Instructions for Quarantine
When schools learn that someone who has been diagnosed with COVID-19 was on campus, schools must identify that person’s close contacts at the school based on the CDC definition of close contacts. Schools must then notify those close contacts of the exposure and the need to quarantine. The close contacts should not return to school or campus activities until the 14-day quarantine period is over. The “Instructions for Quarantine” is designed for schools to provide to families of students needing to quarantine to provide them more information.
Guidance for Returning to School
The Austin-Travis County Health Authority adopted new emergency rules that relate to reopening schools to promote the health and safety of Austin-Travis County residents in the fight against COVID-19.
After collaborating with school district leaders, Austin Public Health also released additional guidance on reopening for Austin-Travis County schools. This document helps school boards and administrators understand what they can do to keep students and staff safe as the school year re-starts.
- The practices described in the guidance document are essential baseline actions in order to minimize risk of exposure to COVID-19 for students, staff, and families. The recommendations include additional strategies that schools can use to minimize the spread of COVID-19. All recommended practices will not be possible in every setting and should be tailored to each school or district as appropriate.
- The guidance in the document is based on the best available evidence at this time. APH guidance for schools may be updated throughout the school year as new information becomes available.
Resources for Returning to School
Resources for Families
Many of the determinations related to school openings lie with school boards and school systems. Please contact your school administration for specific information about your school’s back-to-school plan.
Legal guidelines for returning to school are determined by the Texas Governor’s Office, the Texas Attorney General’s Office, and the Texas Education Association. Determinations by these entities overrule any orders or rules set by local authorities.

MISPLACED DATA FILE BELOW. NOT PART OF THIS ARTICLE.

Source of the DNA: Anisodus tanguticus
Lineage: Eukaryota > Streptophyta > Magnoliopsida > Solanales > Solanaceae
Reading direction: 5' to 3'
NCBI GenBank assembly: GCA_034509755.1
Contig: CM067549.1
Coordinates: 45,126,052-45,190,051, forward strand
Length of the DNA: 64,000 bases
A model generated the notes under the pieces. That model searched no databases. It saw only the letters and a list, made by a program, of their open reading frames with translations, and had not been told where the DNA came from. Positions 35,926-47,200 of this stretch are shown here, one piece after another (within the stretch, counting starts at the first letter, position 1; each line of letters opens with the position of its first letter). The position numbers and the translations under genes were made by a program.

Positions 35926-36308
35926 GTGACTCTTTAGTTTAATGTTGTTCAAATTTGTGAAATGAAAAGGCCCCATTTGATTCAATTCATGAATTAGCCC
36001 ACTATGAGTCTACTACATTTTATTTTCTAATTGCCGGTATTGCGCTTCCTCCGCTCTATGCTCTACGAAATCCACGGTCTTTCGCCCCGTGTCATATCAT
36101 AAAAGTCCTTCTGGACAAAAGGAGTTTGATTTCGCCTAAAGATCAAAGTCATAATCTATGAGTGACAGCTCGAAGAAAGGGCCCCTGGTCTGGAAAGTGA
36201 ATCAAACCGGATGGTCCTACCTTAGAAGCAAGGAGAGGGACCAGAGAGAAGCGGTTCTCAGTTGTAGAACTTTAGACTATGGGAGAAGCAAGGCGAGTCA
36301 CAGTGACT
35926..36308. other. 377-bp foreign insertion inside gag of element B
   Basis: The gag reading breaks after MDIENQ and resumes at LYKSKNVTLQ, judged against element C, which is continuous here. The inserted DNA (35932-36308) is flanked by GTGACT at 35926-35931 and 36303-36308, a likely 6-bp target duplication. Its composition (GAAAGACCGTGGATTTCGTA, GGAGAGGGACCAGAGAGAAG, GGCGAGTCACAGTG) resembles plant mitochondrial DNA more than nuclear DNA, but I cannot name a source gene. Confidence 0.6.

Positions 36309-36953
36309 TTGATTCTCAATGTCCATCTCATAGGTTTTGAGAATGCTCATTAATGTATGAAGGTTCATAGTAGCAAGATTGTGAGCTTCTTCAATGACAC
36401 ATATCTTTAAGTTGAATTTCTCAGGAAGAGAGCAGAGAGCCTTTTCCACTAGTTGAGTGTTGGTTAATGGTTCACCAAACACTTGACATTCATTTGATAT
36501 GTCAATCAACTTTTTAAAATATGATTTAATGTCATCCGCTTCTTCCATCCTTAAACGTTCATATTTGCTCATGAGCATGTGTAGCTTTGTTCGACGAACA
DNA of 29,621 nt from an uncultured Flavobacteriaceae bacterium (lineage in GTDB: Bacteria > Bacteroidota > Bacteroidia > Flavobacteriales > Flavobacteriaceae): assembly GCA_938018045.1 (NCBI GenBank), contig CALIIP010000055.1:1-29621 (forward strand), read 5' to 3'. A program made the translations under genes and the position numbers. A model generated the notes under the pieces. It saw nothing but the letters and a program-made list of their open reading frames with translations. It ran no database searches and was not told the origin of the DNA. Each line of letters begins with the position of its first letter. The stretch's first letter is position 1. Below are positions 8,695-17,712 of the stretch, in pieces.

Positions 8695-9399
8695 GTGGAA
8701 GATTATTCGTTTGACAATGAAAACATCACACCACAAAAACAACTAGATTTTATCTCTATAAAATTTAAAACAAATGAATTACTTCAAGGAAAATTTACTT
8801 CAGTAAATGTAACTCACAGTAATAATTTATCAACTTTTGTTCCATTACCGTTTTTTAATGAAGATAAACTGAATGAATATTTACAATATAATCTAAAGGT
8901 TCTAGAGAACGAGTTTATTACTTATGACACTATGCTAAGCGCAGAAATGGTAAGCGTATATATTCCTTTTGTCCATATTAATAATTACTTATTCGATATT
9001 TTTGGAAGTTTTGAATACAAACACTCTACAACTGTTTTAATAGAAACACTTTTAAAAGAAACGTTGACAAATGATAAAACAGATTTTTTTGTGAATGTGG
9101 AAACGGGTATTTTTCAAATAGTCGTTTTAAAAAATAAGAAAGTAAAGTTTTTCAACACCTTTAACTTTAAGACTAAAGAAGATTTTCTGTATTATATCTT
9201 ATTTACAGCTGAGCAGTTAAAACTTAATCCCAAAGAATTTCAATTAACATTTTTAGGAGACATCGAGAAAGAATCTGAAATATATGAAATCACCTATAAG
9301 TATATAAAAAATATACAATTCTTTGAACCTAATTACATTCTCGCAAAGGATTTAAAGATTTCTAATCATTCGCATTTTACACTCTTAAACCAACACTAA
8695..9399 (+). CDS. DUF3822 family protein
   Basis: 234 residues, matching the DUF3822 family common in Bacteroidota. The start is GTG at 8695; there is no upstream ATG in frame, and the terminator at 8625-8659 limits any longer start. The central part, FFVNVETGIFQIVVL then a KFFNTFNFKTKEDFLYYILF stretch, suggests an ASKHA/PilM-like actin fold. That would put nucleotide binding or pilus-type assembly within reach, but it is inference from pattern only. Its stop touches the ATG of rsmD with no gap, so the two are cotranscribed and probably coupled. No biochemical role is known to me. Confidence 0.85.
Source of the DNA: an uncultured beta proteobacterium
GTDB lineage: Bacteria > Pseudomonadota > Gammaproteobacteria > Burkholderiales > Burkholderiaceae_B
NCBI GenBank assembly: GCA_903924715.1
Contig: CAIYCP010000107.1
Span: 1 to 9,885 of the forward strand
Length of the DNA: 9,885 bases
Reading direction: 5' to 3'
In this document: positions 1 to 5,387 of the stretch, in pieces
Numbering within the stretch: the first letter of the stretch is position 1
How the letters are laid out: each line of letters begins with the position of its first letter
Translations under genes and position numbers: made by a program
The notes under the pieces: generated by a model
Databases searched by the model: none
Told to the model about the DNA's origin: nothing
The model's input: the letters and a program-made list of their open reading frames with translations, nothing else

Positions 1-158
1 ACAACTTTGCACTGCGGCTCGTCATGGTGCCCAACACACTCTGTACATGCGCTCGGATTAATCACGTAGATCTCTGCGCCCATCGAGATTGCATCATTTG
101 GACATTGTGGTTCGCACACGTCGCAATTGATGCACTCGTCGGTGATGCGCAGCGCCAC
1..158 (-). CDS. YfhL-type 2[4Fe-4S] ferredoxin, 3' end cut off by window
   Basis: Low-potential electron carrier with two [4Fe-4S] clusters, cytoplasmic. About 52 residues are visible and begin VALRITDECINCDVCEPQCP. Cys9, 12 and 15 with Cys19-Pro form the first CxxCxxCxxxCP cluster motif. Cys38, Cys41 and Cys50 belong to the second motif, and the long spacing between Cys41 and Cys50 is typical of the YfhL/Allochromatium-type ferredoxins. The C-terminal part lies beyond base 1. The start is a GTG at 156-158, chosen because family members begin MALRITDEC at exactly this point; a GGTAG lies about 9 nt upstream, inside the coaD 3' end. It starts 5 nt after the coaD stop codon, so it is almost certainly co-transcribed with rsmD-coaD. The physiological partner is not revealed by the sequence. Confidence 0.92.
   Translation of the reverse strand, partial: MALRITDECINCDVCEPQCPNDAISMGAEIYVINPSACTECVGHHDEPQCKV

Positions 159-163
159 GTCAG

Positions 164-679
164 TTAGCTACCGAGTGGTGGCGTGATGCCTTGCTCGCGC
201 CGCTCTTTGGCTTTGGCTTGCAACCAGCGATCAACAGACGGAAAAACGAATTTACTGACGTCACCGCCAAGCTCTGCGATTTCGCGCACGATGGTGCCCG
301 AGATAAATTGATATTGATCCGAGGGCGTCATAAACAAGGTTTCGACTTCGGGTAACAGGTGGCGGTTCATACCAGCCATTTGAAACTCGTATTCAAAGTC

In response to the COVID-19 pandemic, some parents are having their children join learning “pods.” These pods may take a variety of forms, including but not limited to:
- Facilitated Pods - A facilitator, who may or may not be a certified teacher, supervises and assists children while they engage in their school’s remote learning activities.
- Co-Ops - Parents from two or more families take turns hosting all the children in their homes for remote learning.
- Micro-schools - A certified teacher teaches the children who may not be enrolled in a formal school or using a school’s remote curriculum.
- Family, Friend, and Neighbor Care - An informal care arrangement with a family member, friend, or neighbor to care for school-age children from one or more families during the day.
- Community Learning Spaces - Facilitated by community organizations, groups of parents, faith-based organizations, or public entities that provide in-person support to students during times of remote instruction.
Similar to COVID-19 health concerns with children going back to school, there are health and safety considerations for learning pods. It is not possible to reduce all risk of COVID-19 in pods.
Learn more about joining a learning pod in English, Spanish, Arabic, Vietnamese, Chinese Simplified, and Chinese Traditional, Korean, Urdu, Burmese or hosting a learning pod in English, Spanish, Arabic, Vietnamese, Chinese Simplified, Chinese Traditional, Korean, Urdu, Burmese.